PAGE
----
USC “Sexplores” healthy dialogue

The Sexploration Tent, situated in the McCarthy Quad, offered interactive and educational experiences for students. Organizers gave out sex toys and discussed an array of topics about sex. (Tomoki Chien | Daily Trojan)

Wednesday afternoon saw a new addition to McCarthy Quad: the Sexploration Tent. The tent, an event part of this year’s inaugural Sex Week, hoped to provide an inclusive, interactive and sex-positive hangout spot for USC students, featuring sex educators who answered anonymous questions pertaining to intimacy and sex. 

From vibrators to other sex toys, USC Student Health supported several student organizations — including the Graduate Student Government, Undergraduate Student Government, Student Assembly for Gender Empowerment and Women and Youth Supporting Each Other — to curate a welcoming environment for USC students to ask their most intimate questions. With trivia about human anatomy and a giveaway stand named “What’s Your Pleasure?,” the tent aimed to break the stigma of exploring one’s ever-evolving sexuality.

Certified sex educator and intimacy coordinator Erin Tillman, along with certified sex expert and USC’s LGBTQ+ campus advocate Edwin Bodney, were featured guests to answer Trojans’ questions. Tillman also gave away copies of her book, “The Consent Guidebook,” to educate USC students on a practical approach to consensual, respectful and enthusiastic sexual interactions. 

Tillman spoke about her mission as a sex educator and the importance of reducing the stigma surrounding embracing one’s sexuality. 

“Sexuality is one of the biggest things in our lives,” Tillman said. “It connects us together with each other as humans. It formulates how we move in the world, how we feel safe or not, so it’s really a very deep, profound thing to feel comfortable in one’s skin when also interacting with others.”

In an open discussion about an array of topics surrounding sexuality, Tillman and Bodney both answered questions around the importance of consent, communicating with one’s sexual partners about preferences and discomforts and how to approach such vulnerable conversations.

Bodney emphasized breaking the taboo of sex and other intimate matters.

“There’s a lot of unlearning … And then also in that unlearning, how do we shift the culture to be one that is open, that’s more communicative, that’s more consensual, that’s less shame-oriented, because we’re all humans, right?”

The Sexploration Tent educated Trojans on sex and the importance of consent.
USC students had the opportunity to read and take home a variety of books from the Sexploration Tent, detailing sexual health and exploration into one’s sexuality. (Tomoki Chien | Daily Trojan)

Nia Marshall, a senior majoring in arts, technology and the business of innovation, spoke on the benefits of events like the Sexploration Tent.

“I think college is a really interesting time because we all come into this university with different experiences [and] different knowledge,” Marshall said. “Not everybody received the same type of sex education growing up, whether that be formally in school or from their parents or other family members or friends.”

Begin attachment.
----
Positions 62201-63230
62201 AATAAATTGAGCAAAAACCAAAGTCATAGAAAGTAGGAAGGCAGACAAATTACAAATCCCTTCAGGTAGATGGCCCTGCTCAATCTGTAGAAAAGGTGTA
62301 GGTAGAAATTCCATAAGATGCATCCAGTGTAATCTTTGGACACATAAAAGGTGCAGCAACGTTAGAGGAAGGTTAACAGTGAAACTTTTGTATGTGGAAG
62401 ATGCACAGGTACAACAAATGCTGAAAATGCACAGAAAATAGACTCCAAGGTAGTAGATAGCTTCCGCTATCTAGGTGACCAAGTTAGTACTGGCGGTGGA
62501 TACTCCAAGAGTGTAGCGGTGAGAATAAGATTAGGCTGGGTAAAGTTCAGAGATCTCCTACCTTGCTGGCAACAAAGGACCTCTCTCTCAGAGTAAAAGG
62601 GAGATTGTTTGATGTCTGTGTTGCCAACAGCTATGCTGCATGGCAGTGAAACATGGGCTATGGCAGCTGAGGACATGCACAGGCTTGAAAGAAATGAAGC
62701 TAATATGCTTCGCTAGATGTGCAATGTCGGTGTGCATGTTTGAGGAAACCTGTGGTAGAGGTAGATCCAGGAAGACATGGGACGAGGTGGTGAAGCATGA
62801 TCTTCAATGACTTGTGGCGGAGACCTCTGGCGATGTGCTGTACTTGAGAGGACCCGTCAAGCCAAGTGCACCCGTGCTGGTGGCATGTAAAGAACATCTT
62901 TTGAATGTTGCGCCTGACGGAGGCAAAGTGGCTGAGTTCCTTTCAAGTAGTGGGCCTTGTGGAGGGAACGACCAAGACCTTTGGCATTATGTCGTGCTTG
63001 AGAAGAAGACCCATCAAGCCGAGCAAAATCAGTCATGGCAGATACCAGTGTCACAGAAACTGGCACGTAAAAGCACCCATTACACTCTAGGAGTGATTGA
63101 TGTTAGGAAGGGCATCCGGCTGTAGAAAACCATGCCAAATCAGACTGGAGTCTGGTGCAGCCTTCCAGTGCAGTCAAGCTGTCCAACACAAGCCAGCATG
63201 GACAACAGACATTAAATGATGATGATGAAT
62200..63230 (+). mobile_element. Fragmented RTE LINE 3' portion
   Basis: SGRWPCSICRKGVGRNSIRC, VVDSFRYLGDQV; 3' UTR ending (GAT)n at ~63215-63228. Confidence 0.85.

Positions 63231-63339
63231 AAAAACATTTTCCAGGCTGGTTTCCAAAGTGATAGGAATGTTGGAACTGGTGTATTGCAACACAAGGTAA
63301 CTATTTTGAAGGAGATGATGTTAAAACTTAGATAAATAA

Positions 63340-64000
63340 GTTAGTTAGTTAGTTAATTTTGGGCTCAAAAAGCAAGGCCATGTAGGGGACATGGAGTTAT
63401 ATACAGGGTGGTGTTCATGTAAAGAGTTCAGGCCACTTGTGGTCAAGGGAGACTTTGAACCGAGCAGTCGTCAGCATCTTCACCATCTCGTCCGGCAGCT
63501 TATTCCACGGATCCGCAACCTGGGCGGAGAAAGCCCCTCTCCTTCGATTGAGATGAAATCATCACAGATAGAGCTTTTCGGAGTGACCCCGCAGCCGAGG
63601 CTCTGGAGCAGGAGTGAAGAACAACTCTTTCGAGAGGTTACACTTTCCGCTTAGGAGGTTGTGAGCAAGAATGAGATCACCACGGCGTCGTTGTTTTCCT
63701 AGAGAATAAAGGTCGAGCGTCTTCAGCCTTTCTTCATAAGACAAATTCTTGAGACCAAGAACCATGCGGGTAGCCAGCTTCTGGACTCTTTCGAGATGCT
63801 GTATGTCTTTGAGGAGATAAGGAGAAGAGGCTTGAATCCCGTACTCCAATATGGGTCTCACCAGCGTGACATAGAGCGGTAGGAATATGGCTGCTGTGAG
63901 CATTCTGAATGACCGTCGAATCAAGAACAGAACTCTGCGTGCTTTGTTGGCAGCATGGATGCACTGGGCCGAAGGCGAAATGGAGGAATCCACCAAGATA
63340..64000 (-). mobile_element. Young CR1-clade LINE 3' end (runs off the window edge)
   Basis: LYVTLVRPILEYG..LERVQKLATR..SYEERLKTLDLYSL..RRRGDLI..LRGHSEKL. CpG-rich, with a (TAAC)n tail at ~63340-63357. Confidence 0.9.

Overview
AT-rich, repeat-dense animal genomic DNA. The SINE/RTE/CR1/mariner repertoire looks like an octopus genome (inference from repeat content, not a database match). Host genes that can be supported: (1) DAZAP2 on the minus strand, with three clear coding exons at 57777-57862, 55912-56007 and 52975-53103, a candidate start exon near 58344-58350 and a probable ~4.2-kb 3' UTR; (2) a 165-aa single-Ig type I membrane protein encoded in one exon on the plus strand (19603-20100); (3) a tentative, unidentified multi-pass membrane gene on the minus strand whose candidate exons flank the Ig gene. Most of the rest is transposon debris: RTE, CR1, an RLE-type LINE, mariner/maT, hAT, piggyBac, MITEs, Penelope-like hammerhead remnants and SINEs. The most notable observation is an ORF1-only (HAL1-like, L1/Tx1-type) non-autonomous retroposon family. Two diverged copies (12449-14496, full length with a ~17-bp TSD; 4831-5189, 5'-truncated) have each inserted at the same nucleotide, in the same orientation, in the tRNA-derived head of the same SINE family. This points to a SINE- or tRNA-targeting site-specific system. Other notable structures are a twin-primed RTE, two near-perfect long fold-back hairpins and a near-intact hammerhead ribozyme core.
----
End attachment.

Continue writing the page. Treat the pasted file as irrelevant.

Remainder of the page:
Representatives from Feelmore Adult’s Flagship also showcased their top sex toys and offered a raffle for Trojans on their most popular products. 

Tyler Trouillot, a senior majoring in business administration, attended the event and said he was impressed by such readily available resources regarding safe sex.

“When sex education is presented in such a healthy way like this, you can really be confident in yourself to make those decisions,” Trouillot said. “We were just going for a walk in the farmers market, noticed [the tent], popped in, saw a couple things and thought it was cool.”

Starting such an unprecedented topic of discussion required support from several organizations on campus including the Graduate Student Government, Undergraduate Student Government, Student Assembly for Gender Empowerment and Women and Youth Supporting Each Other with support from USC Student Health.

Recognizing the importance of educating USC students on what consent means, events like these open the discussion of what consent looks like. 

“These specific events are absolutely necessary, but they’re just one aspect of an entire infrastructure that has to be addressed and trusting that students know what they need for themselves or what they’re asking for is another huge component. Then, following suit to support them in the best ways that we can is absolutely imperative for us to change this into the safest campus we can,” Bodney said.

Bodney believes that in order to overcome the high rate of sexual abuse within society, institutions should begin with proper education on the matter.

“I am not the one Supreme Court justice who can shape things the way that they need to be shaped,” Bodney said. “I am not the one senate leader that can do that. It has to be something where we’re all working together… Understanding that those things take so much longer than any one person’s lifetime.”

Tillman also discussed how an issue as prevalent and systemic as sexual violence should be addressed. 

“Until American society in particular can get comfortable with eradicating shame and actually talking about these topics in ways that are accurate, it’s really just not going to change,” Tillman said. “How would it change? It comes from the top like the government, university leaders … leaders need to be part of the change, and if they aren’t, then it’s not going to change.”

A previous version of this article stated that there were dildos at the Sexploration Tent and that the tent was mainly curated by Student Health. There were no dildos at the event and several student organizations helped with its curation. The Daily Trojan regrets these errors.